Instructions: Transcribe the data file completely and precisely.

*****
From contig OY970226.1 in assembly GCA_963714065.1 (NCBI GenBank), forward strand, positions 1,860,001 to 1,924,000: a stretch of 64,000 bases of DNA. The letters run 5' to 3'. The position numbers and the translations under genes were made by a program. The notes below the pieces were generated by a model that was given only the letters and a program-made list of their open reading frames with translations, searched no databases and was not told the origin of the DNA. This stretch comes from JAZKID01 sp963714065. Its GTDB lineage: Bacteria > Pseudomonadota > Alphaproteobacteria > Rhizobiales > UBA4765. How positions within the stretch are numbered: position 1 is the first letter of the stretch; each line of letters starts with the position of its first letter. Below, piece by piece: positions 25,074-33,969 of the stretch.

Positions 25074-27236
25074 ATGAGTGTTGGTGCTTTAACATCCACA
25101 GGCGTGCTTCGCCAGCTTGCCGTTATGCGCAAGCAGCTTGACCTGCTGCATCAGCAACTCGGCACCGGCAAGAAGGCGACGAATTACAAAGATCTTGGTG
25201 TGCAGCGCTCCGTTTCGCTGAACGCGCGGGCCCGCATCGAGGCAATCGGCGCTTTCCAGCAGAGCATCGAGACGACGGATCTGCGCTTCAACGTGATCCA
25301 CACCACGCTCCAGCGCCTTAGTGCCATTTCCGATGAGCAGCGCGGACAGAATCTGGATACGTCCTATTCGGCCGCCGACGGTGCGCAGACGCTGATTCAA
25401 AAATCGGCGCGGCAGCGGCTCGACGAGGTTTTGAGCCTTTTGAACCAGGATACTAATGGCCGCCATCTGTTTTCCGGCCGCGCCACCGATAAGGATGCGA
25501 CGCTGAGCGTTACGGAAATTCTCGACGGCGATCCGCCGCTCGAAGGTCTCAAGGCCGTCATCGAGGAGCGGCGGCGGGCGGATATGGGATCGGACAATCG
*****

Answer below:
From contig OY970226.1 in assembly GCA_963714065.1 (NCBI GenBank), forward strand, positions 1,860,001 to 1,924,000: a stretch of 64,000 bases of DNA. The letters run 5' to 3'. The position numbers and the translations under genes were made by a program. The notes below the pieces were generated by a model that was given only the letters and a program-made list of their open reading frames with translations, searched no databases and was not told the origin of the DNA. This stretch comes from JAZKID01 sp963714065. Its GTDB lineage: Bacteria > Pseudomonadota > Alphaproteobacteria > Rhizobiales > UBA4765. How positions within the stretch are numbered: position 1 is the first letter of the stretch; each line of letters starts with the position of its first letter. Below, piece by piece: positions 25,074-33,969 of the stretch.

Positions 25074-27236
25074 ATGAGTGTTGGTGCTTTAACATCCACA
25101 GGCGTGCTTCGCCAGCTTGCCGTTATGCGCAAGCAGCTTGACCTGCTGCATCAGCAACTCGGCACCGGCAAGAAGGCGACGAATTACAAAGATCTTGGTG
25201 TGCAGCGCTCCGTTTCGCTGAACGCGCGGGCCCGCATCGAGGCAATCGGCGCTTTCCAGCAGAGCATCGAGACGACGGATCTGCGCTTCAACGTGATCCA
25301 CACCACGCTCCAGCGCCTTAGTGCCATTTCCGATGAGCAGCGCGGACAGAATCTGGATACGTCCTATTCGGCCGCCGACGGTGCGCAGACGCTGATTCAA
25401 AAATCGGCGCGGCAGCGGCTCGACGAGGTTTTGAGCCTTTTGAACCAGGATACTAATGGCCGCCATCTGTTTTCCGGCCGCGCCACCGATAAGGATGCGA
25501 CGCTGAGCGTTACGGAAATTCTCGACGGCGATCCGCCGCTCGAAGGTCTCAAGGCCGTCATCGAGGAGCGGCGGCGGGCGGATATGGGATCGGACAATCG